Which is about what it weighs, scal­ing up at 386kg ready to rum­ble. That’s only the sev­enth heav­i­est bike we’ve ever mea­sured, to put things in con­text. It’s al­most iden­ti­cal in weight to its pri­mary Ja­panese ad­ver­sary that looks vaguely sim­i­lar, with a big wide, cut­down screen, Honda’s F6B. Nei­ther has a re­verse gear so you need to be mind­ful of where you’re park­ing them; flat is best, and it’s prefer­able to be point­ing where you want to go be­fore climb­ing off rather than af­ter­wards. The side­stand is a bit of a stretch come time to move off. U-turns were ini­tially daunt­ing but once un­der­way and you’re more used to the bike, feet-up about-face ma­noeu­vres are pos­si­ble.

Han­dling is oth­er­wise foible-free, though on tighter sec­tions of road the hang­ers sup­port­ing the run­ning boards will touch down, es­pe­cially on bumpy cor­ners. How­ever, on faster, more open curves you can get along apace and at­tain de­cent lean an­gles (32 de­grees) with­out hang­ing up. For such a size­able ma­chine it turns im­pres­sively, con­fi­dently, the width of the bars adding the right amount of lever­age. With so much wind pro­tec­tion there’s no great need to hang on ei­ther com­pared with an un­faired cruiser, and the rid­ing po­si­tion is nat­u­ral, mak­ing for re­laxed hours-on-end travel. The ride is ev­ery bit as ac­com­mo­dat­ing as the han­dling is too. Only harsh squared off bumps make their pres­ence felt at the rear of the bike, other road ir­reg­u­lar­i­ties soaked up by the air-ride sus­pen­sion.

Com­pared with the F6B this isn’t quite as quick, but then that’s com­par­ing a big­ger six with a slightly smaller ca­pac­ity V-twin. It vibes and rocks around at idle but is smooth as at 100km/h, and this of­fers easy-go­ing torque at low en­gine speeds while the peak of 138Nm ar­rives at 3500rpm. From there it re­ally picks up the pace, sign­ing off around the 5500rpm mark. Hit­ting open road speeds in a bit over 5sec, over­takes on the RGS are done and dusted in un­der 3.5sec. Of­ten a sin­gle down­shift suf­fices though best ac­cel­er­a­tion re­quires se­lec­tion of fourth gear. There’s power aplenty.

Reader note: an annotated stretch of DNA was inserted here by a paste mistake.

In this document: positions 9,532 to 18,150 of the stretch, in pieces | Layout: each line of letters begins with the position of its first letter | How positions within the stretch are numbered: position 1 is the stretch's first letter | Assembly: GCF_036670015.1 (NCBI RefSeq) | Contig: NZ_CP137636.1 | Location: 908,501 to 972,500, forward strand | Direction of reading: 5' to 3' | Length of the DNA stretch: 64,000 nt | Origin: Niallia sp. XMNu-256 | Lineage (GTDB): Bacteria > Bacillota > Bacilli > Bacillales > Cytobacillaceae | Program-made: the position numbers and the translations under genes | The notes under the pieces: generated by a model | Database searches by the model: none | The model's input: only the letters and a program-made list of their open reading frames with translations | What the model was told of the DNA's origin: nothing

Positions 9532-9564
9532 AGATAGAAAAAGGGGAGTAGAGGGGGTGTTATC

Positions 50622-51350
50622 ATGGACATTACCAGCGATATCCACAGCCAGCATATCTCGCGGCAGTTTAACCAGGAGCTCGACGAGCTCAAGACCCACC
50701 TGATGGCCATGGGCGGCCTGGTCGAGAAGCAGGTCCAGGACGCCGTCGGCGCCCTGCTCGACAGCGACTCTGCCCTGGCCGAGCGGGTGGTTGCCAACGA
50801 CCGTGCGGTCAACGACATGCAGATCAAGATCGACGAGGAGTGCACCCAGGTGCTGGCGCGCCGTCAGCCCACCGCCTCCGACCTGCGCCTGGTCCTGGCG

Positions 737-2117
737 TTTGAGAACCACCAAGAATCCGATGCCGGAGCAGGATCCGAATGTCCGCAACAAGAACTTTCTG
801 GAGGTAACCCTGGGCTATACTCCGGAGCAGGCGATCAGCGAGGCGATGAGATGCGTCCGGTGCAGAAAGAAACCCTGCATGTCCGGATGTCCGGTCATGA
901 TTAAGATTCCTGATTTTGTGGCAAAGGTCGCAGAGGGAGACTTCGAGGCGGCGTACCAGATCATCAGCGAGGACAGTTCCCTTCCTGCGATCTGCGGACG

In the in­stru­ments, there’s no info on fuel use, only range, but the big, beefy 1690cc rig is fairly eco­nom­i­cal. Fig­ure on 350km from the al­most 23L tank, given 100km/h brings up just 2500rpm in sixth gear. It’s rated at 5.6L/100km over­all.

Linked brakes are out­stand­ing. You only need to take a brief gan­der at the front end of this ma­chine to get that im­pres­sion, the big twin discs act­ing on plenty of de­cent rub­ber. But it’s the rear­ward weight bias that makes all the dif­fer­ence; you can eas­ily sense the added con­tri­bu­tion to slow­ing that the 180 sec­tion 16-inch rear tyre makes when bear­ing down on the beefy foot lever. Cruis­ers you might well con­sider safer than other bikes be­cause they’re not cor­ner­ing as quickly as sports ma­chines and also they stop quicker when both front and rear brakes are ap­plied si­mul­ta­ne­ously. The two cruis­ers fea­tured in this is­sue are the best stop­pers we’ve ever tested, coin­ci­den­tally.

If there’s any­thing we’d like to see changed, it would be to add a dig­i­tal speed read­out. And per­haps in­stall a con­ven­tional in­di­ca­tor set-up. Ac­ti­vat­ing or can­celling the right turn sig­nal with the throt­tle hand isn’t al­ways easy.

Don’t like the Sons of An­ar­chy look? Don’t need that shark’s nose fair­ing, sounds or sat nav? Go for the more el­e­gant but oth­er­wise sim­i­lar Road King in­stead for it still gets use­ful air pro­tec­tion from the con­ven­tional wind­shield. Saves over $4k in the process too.

on faster, more open curves you can get along apace and at­tain de­cent lean an­gles

Yep, them be cu­bic inches. Linked brakes are by Brembo and work well. No jem­my­ing the steer­ing lock here. Road Glide name ap­pro­pri­ate.

BE­LOW - Smart key in pocket makes start up easy; twist sil­ver knob clock­wise, hit starter. BE­LOW RIGHT - Lug­gage looks good, has nice qual­ity locks but not huge space. Pan­niers are re­mov­able.

ABOVE - Didn’t need to use this much as the ra­dio is all but in­audi­ble at open road speeds, and we knew where we were go­ing. T’were me, I’d forego the top heavy fair­ing and buy the oth­er­wise sim­i­lar but less ex­pen­sivve Road King. Spend the sav­ings on louder pipes.